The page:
Harry Potter
and the Occult

© Spotlight Ministries, 2003

This article will begin by examining some general concerns about the Harry Potter phenomena and then identify various occult themes in the books.

No one can dispute that J.K Rowling is a gifted and imaginative author. The Harry Potter books are well written, often humorous, and make interesting reading. However, it does seem that are some definite dark and occultic themes that consistently emerge within the books which do give cause for concern, especially when one considers that it is mostly children who are reading these books.

An Introduction Into the Occult?

One of the most general concerns about the books is that they tend to introduce children to the world of the occult. Defenders of the books, however, say that children are not going to turn to real Witchcraft, or other aspects of the occult, because of the books. But the truth is, even some occultists themselves recognize that some children are being led into the occult as a result of the current interest being promoted by fictional Witchcraft. BBC News reported:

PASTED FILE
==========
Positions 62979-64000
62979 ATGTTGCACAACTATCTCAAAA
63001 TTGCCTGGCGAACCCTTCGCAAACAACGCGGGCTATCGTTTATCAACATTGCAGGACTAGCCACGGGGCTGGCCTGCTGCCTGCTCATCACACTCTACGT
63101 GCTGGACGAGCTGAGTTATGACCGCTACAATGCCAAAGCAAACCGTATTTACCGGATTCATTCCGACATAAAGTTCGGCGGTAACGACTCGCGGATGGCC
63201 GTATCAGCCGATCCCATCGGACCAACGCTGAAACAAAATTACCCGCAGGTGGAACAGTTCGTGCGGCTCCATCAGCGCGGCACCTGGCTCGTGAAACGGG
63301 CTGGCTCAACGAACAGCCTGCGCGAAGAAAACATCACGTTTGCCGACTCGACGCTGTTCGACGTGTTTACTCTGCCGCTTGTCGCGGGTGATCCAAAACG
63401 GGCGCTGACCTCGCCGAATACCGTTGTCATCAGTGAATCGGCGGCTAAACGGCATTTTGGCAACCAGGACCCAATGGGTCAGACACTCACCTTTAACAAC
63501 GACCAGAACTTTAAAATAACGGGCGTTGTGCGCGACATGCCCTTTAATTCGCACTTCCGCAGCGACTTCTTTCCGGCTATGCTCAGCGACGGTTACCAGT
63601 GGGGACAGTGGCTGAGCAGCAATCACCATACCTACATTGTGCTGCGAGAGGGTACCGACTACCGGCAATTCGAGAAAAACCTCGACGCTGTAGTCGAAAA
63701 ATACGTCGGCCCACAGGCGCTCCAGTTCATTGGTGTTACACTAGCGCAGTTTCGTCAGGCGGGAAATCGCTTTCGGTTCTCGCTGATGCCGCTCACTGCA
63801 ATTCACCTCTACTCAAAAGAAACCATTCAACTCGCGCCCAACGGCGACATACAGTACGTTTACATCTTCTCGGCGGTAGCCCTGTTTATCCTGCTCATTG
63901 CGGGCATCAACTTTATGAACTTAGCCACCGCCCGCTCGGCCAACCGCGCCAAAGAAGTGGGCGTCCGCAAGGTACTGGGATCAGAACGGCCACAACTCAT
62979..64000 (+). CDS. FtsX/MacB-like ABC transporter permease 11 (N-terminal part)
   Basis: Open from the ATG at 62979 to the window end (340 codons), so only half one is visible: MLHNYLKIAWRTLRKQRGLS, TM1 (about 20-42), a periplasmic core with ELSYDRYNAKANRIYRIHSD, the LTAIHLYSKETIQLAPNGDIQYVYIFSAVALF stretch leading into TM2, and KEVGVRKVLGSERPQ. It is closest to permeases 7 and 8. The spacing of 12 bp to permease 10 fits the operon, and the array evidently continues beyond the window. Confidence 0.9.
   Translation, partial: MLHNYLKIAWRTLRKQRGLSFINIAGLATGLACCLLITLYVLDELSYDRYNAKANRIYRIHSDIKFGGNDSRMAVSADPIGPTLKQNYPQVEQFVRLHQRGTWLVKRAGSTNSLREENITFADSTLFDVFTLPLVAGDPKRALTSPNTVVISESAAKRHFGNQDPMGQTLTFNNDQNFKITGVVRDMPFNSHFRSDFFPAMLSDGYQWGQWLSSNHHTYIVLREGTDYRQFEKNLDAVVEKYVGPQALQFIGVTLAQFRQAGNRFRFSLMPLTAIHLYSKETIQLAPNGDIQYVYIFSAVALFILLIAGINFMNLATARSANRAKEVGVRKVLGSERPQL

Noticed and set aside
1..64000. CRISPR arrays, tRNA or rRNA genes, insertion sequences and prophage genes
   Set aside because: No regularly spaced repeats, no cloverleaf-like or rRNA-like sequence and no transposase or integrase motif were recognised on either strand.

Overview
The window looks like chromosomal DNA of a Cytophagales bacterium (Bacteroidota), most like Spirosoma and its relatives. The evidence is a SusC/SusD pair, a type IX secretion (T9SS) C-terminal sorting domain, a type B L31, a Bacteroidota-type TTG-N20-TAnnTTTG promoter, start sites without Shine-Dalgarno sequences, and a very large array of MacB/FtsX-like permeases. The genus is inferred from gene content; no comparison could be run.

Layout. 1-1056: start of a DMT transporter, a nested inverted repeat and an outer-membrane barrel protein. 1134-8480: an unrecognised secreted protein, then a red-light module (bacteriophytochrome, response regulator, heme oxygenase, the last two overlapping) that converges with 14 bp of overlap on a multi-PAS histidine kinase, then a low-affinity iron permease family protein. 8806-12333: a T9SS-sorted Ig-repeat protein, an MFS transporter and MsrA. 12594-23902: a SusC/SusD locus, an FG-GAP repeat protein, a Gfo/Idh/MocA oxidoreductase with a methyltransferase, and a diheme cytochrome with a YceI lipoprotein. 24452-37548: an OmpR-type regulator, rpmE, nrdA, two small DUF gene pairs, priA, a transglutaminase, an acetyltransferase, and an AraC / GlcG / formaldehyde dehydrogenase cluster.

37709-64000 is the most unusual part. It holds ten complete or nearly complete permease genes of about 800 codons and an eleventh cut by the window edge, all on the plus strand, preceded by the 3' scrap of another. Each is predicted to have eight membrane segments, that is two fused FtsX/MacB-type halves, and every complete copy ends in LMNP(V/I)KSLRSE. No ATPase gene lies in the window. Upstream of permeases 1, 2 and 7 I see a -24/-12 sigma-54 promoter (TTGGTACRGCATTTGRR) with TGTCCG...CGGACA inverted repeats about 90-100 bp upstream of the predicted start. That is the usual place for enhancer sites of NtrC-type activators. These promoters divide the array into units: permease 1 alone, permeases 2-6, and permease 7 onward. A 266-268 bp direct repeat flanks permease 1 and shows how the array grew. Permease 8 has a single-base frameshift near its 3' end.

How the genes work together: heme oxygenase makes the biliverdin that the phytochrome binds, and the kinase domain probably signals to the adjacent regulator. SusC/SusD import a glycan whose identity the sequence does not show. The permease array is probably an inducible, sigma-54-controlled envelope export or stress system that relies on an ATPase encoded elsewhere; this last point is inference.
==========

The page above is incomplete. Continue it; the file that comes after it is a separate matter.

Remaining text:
"The Pagan Federation, which represents druids and witches, says it has been "swamped" with calls following teenage programmes featuring good witches. Speaking to BBC News Online the Pagan Federation's Steve Paine, the high priest of a coven, said the hit US drama Buffy and the highly successful Harry Potter books were popular amongst practising witches. "They are taken as fantasy entertainment. But they do encourage people to think about different forms of spirituality", he said. The Pagan Federation, which deals with about 100 enquiries a month from youngsters who want to become witches, does not allow anyone under the age of 18 to become a member." Most of the enquiries are from 14 to 18 year-olds, and are dealt with "reactively" by a specially-appointed youth officer, an Essex based schoolteacher." (BBC News Online, Buffy Draws Children to Witchcraft, Friday, 4 August, 2000, Full article at: http://news.bbc.co.uk/hi/english/entertainment/newsid_864000/864984.stm).

So the truth is, that Harry Potter (and popular fictional dramas like Buffy the Vampire Slayer) does lead some children into the occult. Should we be concerned that children are getting involved in the occult? Most Christians would certainly say "yes, there are great spiritual dangers", but even some of those in the occult community are honest enough to say that it is dangerous for children to dabble with powers they do not understand. For example, in an interview, respected Witchcraft author , Maxine Sanders, was asked: "Why were you concerned that your children were free not to adopt the Craft?" To which she replies: